FIG. 3 is a cross-sectional view taken substantially along the line 3--3 in FIG. 2; and,
FIG. 4 is a perspective view partly in cross-section, showing the details of the tongue and the associated hitch member.
Referring now more particularly to the drawings and to that embodiment of the invention here chosen by way of illustration, FIG. 1 shows a towing or traction vehicle 10 of a conventional type and hitch means H including trailer hitch 11 fixed to the rear of the vehicle specifically designed to tow mobile homes and other large trailers and the like as illustrated at 15. It will be understood that, in practice, various forms of structure, reinforcements, struts or the like may be required to fix the trailer hitch 11 to the vehicle 10; however, for simplicity of illustration it is here assumed that the vehicle 10 has a back plate 12 already suited for the attachment of the trailer hitch 11.
As shown in FIG. 1, trailer 15 includes a framework (not shown) which includes wheels 16 and tongue 14. It will be understood that, as the tongue 14 is raised or lowered, the trailer 15 will pivot about the axles of the wheels 16 so that the trailer 15 will rest on the forward wheels if the tongue is too low, on the rear wheels if the tongue is too high, or on all wheels if the tongue is at the proper level. Hitch means H is movable up or down with respect to the traction vehicle 10, so the trailer 15 can be positioned parallel to the road and resting equally on all of its wheels.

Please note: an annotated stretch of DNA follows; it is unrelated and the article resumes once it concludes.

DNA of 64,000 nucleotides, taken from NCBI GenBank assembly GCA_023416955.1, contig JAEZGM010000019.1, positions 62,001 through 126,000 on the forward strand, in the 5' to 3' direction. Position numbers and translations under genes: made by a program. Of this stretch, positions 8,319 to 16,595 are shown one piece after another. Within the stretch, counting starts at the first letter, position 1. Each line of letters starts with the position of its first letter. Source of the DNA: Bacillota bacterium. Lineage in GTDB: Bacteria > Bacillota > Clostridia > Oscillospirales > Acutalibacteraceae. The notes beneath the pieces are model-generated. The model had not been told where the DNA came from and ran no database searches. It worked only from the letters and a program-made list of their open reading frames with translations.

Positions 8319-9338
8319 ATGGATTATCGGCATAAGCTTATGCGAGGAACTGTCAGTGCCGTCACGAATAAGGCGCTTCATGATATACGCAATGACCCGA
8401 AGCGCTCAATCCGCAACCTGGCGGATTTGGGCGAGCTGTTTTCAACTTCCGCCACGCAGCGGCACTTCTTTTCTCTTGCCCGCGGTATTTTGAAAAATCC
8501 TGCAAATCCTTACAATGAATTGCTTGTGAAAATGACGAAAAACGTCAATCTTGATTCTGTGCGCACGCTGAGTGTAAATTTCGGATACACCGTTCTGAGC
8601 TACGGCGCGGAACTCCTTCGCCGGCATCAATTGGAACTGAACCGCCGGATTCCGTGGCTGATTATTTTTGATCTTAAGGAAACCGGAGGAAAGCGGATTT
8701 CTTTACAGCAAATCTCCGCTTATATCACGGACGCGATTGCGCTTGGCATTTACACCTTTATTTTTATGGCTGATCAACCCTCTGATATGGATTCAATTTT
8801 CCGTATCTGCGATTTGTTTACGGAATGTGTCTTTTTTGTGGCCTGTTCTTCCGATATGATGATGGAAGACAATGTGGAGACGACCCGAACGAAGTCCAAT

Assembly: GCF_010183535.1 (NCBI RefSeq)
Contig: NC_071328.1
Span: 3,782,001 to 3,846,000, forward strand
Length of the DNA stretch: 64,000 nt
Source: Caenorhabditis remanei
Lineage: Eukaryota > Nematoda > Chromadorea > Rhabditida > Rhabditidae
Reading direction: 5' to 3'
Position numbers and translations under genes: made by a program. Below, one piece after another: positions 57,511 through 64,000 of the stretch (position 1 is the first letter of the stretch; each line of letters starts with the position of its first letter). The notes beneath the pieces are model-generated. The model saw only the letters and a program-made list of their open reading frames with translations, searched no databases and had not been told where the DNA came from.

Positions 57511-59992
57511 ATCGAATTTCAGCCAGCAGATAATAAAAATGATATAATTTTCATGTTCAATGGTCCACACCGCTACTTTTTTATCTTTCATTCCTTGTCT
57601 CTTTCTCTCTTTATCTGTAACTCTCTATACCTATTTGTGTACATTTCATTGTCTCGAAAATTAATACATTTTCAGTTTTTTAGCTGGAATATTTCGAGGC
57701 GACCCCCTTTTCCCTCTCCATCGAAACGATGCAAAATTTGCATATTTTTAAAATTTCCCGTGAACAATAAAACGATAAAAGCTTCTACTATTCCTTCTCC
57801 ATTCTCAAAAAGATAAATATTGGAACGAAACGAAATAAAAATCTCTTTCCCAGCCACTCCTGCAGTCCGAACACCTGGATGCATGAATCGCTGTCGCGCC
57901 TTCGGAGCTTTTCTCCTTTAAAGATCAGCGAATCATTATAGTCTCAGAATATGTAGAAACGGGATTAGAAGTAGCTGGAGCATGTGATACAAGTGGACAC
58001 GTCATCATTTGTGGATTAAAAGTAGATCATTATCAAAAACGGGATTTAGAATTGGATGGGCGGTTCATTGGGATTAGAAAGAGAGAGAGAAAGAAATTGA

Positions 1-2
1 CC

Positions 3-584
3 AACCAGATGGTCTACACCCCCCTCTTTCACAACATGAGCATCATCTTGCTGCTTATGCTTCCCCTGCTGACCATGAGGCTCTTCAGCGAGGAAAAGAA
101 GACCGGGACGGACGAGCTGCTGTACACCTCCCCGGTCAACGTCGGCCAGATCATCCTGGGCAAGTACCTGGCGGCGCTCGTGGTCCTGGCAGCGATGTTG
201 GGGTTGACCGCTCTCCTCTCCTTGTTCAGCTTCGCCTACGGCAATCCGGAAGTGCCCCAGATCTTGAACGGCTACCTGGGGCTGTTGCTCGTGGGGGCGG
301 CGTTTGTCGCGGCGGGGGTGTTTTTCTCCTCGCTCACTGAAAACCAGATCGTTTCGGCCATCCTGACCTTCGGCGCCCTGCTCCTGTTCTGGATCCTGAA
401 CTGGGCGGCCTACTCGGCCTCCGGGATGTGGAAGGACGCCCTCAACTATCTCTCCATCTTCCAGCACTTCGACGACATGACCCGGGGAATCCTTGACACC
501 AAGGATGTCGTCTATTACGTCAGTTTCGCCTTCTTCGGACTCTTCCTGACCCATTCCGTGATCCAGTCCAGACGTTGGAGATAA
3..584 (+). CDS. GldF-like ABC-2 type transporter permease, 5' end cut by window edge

As illustrated in FIGS. 2 and 3 of the drawings, trailer hitch 11 includes a backing plate 20 which serves as a mounting plate for the trailer hitch 11. The backing plate 20 is welded, bolted or otherwise rigidly connected to the rear plate 12 of the vehicle 10. A pair of spacer plates 21 and 22 are rigidly connected to the backing plate 20 parallel to each other along opposite sides of the backing plate and a pair of face plates 24 and 25 are connected to the spacer plates 21 and 22. As best seen in FIG. 3 of the drawings, the spacer plate 21 and 22 have their outer edges aligned with the edges of the backing plate 20, and the face plates 24 and 25 have their outer edges aligned with the outer edges of the spacer plates 21 and 22 while their inner edges 26 and 28 define overlapping lips to provide a pair of channels 29 and 30 for receiving the slide plate 31.